In-class film: G. Lee, Off the Menu: Asian America (56 min)

 Fri, 1/15 Contemporary Asian America cont’d

Readings Due: E. Lee The Making of Asian America (MAA) “The ‘Rise of Asian Americans’? Myths and Realities” & Epilogue, 373-402

Week 2
Tues, 1/19 “When and Where I Enter”

Readings Due: E. Lee MAA Introduction 1-14; G. Y. Okihiro “When and Where I Enter” 3-20; A. N. Ancheta “Neither Black Nor White” 21-34

Fri, 1/22 Power of Place

Readings Due: D. Hayden, “Contested Terrain” and “Urban Landscape History: The Sense of Place and the Politics of Space” 2-43

In class: PMP Google MyMaps Introduction

 Week 3
Tues, 1/26 Social and Legal Construction of Race

Readings Due: M. Omi and H. Winant, “On the Theoretical Concept of Race”; I.H. Lopez “White Lines,” “Racial Restrictions” 27-34 and “Ozawa and Thind” 56-77

Due 8pm Thursday, Reading Response Post #1 on Blackboard

 Fri, 1/29 Defining Racism

Readings Due: B. Tatum, “Defining Racism”; L. Park “A Letter to My Sister”425-430; H. Zia “Detroit Blues” 35-54

Film: C. Choy and R. Tajima-Peña, Who Killed Vincent Chin? (82 min)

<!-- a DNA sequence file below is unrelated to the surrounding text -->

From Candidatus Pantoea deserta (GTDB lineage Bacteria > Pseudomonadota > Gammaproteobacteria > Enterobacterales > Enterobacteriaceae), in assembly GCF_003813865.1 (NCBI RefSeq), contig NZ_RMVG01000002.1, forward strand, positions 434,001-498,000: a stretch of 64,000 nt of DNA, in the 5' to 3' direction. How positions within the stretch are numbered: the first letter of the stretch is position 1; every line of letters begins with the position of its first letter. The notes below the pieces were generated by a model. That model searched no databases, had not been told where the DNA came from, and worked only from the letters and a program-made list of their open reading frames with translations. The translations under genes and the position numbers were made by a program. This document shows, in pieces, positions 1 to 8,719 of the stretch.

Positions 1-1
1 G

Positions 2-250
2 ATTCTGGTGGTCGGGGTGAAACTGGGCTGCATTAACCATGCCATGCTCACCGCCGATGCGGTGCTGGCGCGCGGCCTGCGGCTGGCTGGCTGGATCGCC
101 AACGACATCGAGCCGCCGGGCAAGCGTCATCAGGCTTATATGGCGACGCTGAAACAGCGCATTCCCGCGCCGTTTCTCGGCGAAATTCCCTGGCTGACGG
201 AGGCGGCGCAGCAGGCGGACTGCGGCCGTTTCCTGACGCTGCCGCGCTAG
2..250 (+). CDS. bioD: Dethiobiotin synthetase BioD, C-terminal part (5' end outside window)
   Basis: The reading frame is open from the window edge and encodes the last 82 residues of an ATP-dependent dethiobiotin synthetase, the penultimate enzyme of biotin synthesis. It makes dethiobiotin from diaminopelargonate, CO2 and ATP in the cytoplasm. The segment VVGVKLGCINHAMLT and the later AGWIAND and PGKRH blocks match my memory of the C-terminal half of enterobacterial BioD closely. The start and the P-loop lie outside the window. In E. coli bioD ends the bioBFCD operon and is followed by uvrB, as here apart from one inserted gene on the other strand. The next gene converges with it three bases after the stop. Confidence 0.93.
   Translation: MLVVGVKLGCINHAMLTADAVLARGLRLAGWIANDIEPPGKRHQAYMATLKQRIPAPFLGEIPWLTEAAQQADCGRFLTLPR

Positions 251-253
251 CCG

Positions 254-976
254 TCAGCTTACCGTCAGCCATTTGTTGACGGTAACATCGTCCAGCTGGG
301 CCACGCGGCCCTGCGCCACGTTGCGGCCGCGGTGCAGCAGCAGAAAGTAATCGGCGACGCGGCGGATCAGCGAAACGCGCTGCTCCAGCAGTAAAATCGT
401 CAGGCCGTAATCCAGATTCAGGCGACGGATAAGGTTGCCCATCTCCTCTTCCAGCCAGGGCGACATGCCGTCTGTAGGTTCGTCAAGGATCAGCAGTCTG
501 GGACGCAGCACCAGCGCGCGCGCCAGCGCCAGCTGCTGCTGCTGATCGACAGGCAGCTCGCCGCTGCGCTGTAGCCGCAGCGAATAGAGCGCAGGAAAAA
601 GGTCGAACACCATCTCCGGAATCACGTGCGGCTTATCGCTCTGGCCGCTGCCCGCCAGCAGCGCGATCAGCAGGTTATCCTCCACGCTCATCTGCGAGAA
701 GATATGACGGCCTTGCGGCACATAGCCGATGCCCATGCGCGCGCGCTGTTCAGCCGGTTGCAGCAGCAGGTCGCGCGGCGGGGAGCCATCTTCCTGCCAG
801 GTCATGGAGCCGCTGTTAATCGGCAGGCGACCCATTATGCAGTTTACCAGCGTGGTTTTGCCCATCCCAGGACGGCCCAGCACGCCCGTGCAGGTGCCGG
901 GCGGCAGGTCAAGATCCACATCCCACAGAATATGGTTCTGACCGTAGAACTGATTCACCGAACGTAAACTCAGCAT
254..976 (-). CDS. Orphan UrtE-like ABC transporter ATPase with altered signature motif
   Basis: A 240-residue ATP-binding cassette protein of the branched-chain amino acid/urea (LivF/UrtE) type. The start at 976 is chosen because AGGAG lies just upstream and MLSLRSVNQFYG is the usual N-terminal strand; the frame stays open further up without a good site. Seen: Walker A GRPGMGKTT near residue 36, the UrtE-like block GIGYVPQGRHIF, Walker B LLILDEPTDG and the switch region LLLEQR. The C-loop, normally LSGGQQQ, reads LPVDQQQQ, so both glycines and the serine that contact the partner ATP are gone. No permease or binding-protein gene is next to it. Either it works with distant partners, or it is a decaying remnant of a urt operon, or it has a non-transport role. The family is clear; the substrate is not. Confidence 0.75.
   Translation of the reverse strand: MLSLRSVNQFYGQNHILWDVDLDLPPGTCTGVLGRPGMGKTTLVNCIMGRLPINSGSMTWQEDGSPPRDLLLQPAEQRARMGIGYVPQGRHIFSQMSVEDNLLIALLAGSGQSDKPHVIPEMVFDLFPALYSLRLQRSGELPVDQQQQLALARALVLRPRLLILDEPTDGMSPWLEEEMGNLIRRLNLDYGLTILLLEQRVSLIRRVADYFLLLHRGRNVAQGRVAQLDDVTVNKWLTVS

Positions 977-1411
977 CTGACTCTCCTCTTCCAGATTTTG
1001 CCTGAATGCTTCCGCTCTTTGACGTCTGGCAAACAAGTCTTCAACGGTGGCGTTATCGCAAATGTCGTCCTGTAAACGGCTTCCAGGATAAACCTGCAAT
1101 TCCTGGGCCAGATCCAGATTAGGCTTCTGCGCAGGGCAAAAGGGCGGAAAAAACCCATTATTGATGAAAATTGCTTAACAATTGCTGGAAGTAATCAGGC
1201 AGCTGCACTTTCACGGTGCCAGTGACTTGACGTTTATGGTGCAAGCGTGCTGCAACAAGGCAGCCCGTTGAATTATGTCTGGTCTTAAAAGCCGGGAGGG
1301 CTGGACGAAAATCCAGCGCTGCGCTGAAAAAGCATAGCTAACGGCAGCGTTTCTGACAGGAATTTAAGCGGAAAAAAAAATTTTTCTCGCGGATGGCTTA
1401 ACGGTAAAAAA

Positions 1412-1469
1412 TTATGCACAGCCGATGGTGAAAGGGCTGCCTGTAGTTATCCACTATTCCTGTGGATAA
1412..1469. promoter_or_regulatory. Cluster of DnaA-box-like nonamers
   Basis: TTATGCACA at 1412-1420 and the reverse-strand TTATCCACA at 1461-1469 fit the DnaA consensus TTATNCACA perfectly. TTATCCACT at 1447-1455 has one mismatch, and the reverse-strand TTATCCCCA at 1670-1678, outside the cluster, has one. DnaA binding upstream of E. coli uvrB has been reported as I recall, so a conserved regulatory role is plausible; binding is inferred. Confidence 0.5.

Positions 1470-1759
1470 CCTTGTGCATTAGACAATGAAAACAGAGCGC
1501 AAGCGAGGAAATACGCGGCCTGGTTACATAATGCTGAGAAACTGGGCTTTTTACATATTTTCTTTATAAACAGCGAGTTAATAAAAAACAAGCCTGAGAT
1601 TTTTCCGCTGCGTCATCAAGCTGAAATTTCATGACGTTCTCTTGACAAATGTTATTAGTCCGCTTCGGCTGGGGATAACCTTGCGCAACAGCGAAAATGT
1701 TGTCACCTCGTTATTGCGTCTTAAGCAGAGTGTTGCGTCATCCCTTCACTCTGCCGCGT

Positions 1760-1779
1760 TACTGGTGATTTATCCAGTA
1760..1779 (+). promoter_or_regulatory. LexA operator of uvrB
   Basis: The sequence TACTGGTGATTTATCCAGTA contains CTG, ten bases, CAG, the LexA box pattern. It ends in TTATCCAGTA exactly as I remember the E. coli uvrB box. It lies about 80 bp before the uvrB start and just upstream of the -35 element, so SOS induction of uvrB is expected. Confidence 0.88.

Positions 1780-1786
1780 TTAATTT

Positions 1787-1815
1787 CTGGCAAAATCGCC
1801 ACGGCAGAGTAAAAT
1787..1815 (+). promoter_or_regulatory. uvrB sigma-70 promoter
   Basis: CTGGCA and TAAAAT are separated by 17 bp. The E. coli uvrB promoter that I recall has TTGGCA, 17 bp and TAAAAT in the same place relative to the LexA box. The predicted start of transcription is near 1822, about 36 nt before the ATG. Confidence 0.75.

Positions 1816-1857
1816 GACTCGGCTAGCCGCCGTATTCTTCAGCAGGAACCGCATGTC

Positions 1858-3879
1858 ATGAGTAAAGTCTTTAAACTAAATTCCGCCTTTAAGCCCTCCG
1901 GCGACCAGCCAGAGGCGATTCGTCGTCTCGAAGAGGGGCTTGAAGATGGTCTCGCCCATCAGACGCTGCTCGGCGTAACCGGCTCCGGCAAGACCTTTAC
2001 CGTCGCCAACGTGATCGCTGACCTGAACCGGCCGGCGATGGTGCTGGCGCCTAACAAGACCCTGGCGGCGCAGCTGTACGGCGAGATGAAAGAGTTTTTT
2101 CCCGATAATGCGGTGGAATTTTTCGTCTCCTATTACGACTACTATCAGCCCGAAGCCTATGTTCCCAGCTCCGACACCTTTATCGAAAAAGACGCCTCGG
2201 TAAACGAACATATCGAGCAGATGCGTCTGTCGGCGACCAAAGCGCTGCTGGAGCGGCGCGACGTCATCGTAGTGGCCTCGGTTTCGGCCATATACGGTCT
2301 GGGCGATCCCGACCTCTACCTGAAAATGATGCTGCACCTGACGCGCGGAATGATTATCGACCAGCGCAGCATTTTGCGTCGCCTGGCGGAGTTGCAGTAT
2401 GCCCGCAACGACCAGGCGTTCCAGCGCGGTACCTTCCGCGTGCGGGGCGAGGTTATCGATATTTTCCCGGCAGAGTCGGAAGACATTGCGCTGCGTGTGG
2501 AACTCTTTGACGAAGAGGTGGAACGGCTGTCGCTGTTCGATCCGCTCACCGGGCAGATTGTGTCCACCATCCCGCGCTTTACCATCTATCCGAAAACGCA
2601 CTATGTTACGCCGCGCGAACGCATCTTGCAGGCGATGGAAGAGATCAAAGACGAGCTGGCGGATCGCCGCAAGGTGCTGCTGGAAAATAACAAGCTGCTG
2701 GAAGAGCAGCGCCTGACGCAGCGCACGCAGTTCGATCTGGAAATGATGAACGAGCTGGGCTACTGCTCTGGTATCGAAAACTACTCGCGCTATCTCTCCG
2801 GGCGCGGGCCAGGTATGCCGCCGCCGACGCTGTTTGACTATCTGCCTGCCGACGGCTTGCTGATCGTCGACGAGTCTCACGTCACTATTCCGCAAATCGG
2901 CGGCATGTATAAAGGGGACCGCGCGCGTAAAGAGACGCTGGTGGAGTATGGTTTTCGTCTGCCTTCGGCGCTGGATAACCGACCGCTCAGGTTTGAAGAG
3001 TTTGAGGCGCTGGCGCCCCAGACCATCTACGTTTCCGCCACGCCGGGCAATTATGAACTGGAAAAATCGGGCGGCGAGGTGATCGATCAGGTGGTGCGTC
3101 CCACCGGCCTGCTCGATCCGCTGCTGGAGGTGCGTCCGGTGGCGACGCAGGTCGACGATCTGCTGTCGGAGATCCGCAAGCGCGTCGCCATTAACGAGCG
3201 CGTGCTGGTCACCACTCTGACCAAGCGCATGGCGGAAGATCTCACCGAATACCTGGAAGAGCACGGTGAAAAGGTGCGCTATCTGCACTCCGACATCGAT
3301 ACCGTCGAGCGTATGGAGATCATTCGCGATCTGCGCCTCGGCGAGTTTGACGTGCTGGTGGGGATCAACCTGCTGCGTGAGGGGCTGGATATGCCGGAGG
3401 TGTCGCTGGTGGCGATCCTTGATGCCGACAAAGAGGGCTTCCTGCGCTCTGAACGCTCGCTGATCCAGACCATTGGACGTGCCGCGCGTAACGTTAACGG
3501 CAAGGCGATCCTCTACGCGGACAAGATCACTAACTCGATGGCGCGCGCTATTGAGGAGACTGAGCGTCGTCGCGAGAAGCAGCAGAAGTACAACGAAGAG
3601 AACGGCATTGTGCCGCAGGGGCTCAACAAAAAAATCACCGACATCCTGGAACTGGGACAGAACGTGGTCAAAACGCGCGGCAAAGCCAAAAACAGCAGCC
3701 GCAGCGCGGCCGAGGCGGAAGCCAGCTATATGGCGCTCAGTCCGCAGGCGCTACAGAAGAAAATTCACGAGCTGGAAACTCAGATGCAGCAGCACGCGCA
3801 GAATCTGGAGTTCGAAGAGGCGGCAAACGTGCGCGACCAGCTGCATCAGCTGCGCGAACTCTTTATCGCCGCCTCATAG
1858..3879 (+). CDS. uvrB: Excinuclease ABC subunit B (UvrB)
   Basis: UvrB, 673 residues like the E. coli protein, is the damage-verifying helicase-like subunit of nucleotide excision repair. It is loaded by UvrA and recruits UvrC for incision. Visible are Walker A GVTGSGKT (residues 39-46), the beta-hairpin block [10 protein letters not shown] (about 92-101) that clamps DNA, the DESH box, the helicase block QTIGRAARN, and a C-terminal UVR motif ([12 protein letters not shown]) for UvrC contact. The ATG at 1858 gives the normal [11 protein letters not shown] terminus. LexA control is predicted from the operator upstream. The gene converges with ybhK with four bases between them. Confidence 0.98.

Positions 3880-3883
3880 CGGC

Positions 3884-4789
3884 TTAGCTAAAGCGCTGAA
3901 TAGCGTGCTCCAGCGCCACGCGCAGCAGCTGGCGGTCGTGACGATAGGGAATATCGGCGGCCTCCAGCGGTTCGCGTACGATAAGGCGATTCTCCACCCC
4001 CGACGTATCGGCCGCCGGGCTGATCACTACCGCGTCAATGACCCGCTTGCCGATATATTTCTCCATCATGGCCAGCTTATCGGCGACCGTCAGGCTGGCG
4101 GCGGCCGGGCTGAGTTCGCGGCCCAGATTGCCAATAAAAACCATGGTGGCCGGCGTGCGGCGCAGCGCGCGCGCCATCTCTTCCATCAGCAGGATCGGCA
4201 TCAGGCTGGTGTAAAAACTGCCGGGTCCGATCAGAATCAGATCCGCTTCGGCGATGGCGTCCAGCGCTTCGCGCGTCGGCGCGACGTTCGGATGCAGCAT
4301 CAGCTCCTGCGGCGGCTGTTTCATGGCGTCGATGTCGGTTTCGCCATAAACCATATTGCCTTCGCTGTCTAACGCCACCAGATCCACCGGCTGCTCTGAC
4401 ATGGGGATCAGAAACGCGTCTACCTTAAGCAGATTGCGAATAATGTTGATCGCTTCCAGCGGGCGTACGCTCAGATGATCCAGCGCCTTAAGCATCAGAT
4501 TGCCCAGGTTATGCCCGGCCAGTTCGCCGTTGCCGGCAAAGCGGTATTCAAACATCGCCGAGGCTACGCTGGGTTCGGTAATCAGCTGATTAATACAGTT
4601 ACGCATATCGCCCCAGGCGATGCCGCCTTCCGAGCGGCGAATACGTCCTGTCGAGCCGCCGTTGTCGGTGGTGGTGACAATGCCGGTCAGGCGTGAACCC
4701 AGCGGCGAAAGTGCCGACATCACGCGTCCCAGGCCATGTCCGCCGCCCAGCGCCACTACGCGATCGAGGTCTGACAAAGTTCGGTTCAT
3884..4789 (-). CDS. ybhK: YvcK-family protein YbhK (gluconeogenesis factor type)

Week 4         
Tues, 2/2 Early Asian America and the Exclusion Acts

Readings Due: E. Lee MAA “Los Chinos in New Spain,” “Coolies,” “Chinese Immigrants” 15-88

Due 8pm Thursday, Response Post #2 on Blackboard:

Response Post #2 Question: In 250-300 words, describe two routes you you enjoyed taking in your hometown: a daily route and a favorite route. For more information, see Personal Mapping Project assignment (PMP).

 Fri, 2/5

Readings Due: E. Lee MAA “The Chinese Must Go,” “Japanese Immigrants,” “We Must Struggle,” “South Asian Immigrants” 89-173

In Class: PMP Charting personal routes and POI with Google MyMaps

 Week 5
Tues, 2/9 Exclusion Acts cont’d; World War II: Asian America in a World at War

Readings Due: E. Lee MAA “We Have Heard Much,” “Border Crossings,” “Military Necessity,” “Grave Injustices,” “Good War, Cold War” 174-279

In-class materials:

CB Munson, “Japanese on the West Coast”

Life Magazine, “How to Tell the Japs from the Chinese” (1941)

Time Magazine, “How to Tell Your Friends from the Japs” (1941)

Due 8pm Thursday, Reading Response Post #3 on Blackboard

Fri, 2/12 Post-World War II Inner-City Disinvestment and Suburban Development

Reading Due: J. C. “Teaford, Reinforcing the Status Quo” 49-89

Optional Reading: J. C. Teaford, “Coming Apart” 90-124

In Class: PMP cont’d Charting personal routes and POI with Google MyMaps 

Week 6
Tues, 2/16 Post-1965 Asian Migration to the U.S. and the Asian American Movement

Readings Due: E. Lee MAA “Making a New Asian America” 283-313; K. Umemoto “ ‘On Strike!’ San Francisco State College Strike, 1968-1969: The Role of Asian American Students” 3-41